We have a lot of time for reading. Much more time than we used to. And we can sight-see when we want to. I’m studying for my next amateur radio license. Deb’s working on a needlepoint project. I enjoy small projects, like how I’ll route the XM radio’s antenna into the trailer or arranging antennas for cb and amateur radios into the trailer. These are really simple things. Our most complicated issue is our travel route and destinations for the next quarter-year. And driving through Chicago’s interstate system or Vancouver’s downtown. Still, life is simpler. For now.

To LA for a Day

Ann wanted to get home RIGHT NOW. The best way is non-stop flight from LAX to Charlotte. Yeah, we know the hurricanes are zoomin’ around the Carolinas. We carefully checked this out. Charlotte is over 150 miles inland, as the crow flies, from the coast. And a whole bunch of rain in Belmont, NC, spinning off a coastal hurricane is a heap better than California desert temperatures in early September. We know the Bakersfield area desert temperatures can get a lot hotter. They don’t have to. We’re all ready to leave anyway. Trust us on this.

Good morning on the Travelodge LAX patios for Jerry and Ann

Good morning on the Travelodge LAX patios for Jerry and Ann

We drove with Jerry and Ann to LA last night and stayed in a sweet old Travelodge Hotel next to the airport. Travelodge’s Sleepy Bear’s image is still on the soaps, the paper, the bill, and the signs. Our ground floor rooms opened up onto little patios surrounding the pool courtyard, ornamented with huge jade bushes and banana trees under the palms. We ate our breakfast together outside and read the paper awhile. Then we loaded up into Jerry’s truck and drove the one mile to the USAIR terminal. Debbie hopped out and helped Ann and Jerry get to security before she gave them both big hugs and sent them off.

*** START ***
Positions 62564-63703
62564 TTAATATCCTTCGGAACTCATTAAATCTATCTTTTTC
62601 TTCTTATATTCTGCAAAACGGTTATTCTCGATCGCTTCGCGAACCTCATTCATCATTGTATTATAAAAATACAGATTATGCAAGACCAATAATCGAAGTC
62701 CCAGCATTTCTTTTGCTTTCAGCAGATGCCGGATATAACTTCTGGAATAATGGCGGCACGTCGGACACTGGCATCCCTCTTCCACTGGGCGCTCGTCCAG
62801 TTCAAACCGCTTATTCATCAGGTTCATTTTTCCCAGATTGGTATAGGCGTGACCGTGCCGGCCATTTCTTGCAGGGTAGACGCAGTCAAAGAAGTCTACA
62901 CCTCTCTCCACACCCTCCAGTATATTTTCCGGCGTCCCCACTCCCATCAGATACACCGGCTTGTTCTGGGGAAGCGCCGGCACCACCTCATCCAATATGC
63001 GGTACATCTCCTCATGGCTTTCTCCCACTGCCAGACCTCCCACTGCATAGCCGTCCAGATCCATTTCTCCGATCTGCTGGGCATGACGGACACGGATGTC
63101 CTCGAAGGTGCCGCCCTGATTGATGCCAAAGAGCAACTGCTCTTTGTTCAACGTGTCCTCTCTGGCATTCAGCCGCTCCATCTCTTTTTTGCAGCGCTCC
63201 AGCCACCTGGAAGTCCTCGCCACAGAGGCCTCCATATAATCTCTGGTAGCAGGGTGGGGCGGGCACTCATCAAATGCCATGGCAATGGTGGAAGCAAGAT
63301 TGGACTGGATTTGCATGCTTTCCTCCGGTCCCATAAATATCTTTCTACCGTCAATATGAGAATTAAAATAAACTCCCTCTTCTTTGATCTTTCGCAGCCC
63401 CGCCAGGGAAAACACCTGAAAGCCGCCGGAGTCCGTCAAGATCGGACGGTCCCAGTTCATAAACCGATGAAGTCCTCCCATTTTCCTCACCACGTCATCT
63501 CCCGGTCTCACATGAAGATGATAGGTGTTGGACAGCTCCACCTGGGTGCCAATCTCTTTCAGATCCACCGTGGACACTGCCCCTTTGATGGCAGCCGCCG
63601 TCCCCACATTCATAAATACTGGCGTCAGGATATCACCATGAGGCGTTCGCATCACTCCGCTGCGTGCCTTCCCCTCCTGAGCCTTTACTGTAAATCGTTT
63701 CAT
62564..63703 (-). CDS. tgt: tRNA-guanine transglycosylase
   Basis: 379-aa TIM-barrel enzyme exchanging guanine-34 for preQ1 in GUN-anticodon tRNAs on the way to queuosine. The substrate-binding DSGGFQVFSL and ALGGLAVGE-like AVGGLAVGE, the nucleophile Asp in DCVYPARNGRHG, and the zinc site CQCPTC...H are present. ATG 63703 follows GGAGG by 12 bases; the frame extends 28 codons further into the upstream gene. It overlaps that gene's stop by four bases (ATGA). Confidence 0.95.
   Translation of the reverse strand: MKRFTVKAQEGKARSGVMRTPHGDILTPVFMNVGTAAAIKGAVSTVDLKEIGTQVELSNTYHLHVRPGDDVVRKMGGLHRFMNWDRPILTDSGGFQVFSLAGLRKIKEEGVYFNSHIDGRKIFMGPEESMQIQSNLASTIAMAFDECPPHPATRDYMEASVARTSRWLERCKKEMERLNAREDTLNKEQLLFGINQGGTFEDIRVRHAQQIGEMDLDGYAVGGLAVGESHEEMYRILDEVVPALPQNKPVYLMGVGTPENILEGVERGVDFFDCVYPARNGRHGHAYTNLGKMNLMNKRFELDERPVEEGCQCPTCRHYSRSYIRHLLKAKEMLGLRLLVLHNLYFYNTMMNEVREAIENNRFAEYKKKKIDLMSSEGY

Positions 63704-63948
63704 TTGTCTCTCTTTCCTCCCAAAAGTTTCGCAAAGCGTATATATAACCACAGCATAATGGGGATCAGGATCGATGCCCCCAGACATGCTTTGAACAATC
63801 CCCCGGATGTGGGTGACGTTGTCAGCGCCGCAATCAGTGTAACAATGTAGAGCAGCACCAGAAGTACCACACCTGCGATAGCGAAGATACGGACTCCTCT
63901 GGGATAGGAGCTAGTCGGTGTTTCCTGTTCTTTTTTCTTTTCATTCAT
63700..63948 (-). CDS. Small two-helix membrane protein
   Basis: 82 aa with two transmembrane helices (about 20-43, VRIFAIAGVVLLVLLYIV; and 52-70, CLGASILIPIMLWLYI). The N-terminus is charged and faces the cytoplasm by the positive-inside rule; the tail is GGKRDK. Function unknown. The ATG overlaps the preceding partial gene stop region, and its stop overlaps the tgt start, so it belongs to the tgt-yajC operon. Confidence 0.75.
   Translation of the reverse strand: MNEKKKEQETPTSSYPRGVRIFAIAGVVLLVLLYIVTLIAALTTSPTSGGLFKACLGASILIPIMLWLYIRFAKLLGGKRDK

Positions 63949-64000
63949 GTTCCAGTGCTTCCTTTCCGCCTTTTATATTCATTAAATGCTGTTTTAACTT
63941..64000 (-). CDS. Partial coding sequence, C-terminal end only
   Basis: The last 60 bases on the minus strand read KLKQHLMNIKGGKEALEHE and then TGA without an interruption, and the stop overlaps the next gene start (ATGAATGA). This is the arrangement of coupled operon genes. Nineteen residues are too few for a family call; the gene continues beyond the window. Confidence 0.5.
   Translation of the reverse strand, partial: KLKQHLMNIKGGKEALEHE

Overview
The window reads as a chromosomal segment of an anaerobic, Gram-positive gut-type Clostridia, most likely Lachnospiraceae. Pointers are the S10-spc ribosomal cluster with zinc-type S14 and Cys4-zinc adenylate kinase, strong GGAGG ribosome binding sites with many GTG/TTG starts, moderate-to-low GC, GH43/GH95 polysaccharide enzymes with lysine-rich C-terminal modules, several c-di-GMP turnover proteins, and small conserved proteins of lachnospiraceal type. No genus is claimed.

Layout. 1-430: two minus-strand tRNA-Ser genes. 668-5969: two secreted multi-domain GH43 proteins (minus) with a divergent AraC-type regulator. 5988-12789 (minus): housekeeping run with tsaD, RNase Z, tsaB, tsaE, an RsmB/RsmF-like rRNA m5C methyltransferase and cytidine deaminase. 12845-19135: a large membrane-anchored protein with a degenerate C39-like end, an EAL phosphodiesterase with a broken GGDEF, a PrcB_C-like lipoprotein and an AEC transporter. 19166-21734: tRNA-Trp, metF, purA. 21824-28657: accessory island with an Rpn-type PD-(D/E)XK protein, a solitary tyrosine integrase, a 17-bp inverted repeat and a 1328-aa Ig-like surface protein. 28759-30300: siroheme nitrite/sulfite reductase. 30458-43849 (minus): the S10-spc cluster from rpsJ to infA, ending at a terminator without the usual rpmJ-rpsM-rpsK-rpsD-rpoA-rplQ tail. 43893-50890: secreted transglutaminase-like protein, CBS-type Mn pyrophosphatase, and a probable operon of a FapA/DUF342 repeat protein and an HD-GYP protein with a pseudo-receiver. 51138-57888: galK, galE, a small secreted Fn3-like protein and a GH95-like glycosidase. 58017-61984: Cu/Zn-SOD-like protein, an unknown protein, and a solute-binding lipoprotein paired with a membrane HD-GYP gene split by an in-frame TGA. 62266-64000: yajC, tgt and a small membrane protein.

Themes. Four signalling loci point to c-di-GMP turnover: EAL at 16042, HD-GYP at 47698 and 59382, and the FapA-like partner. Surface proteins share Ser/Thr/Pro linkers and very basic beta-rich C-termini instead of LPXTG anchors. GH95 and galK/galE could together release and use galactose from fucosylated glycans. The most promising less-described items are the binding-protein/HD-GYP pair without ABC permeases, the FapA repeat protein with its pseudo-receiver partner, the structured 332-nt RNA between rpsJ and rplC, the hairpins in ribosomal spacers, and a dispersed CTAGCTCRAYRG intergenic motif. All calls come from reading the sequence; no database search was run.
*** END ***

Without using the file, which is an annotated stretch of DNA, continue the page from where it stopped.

I’d been dreading, all night, the drive out of LA on I-405. This is an incredibly crowded and jammed-up piece of six-lane (each way) highway, and confirms what we believed anyway. We don’t want to commute anywhere. People who do this (I apologize if you do) either are, will be driven, nuts by this kind of environment. Our blessing is the timing of our departure. We left LAX at 1000 hrs and had the rubber-band or yo-yo traffic jams, where everyone goes fifty mph then five then up again then not, until we were out near Van Nuys. Despite this we made our 110 miles in just over two hours to return to Bakersfield. Well heck, I could commute too, right? No way! I was so glad when traffic opened up and we could set the truck on cruise and tie a rope on the steering wheel and take a nap. Well, we could have, the road became so straight once we came out of the mountains and north of Lebec.

What a difference one hundred miles makes. And not so much the distance as the benefits from irrigation. We left the green green grass of LA’s homes and businesses and headed up through the mountains and down again, heading north.

Very little growing here

Very little growing here

The landscape became very stark and forbidding. No houses and the trees are only in a few pockets out in the distance. The panorama is mostly a set of nutmeg browns with a few accents of grey stone and charred desert grass areas on the hills.

We’re back in Bakersfield for the night after a surprisingly easy drive today. Ann and Jerry have made it to Belmont, NC. Debbie and I went to the swimming pool for a little while this afternoon, relaxing before our three long driving days to Vancouver, BC. We’re glad to have traveled into, and out of, LA without incident. We may return, but we don’t know why we would. There are so many other areas more inviting to RVs than the LA highways. One day in LA is enough.

New experiences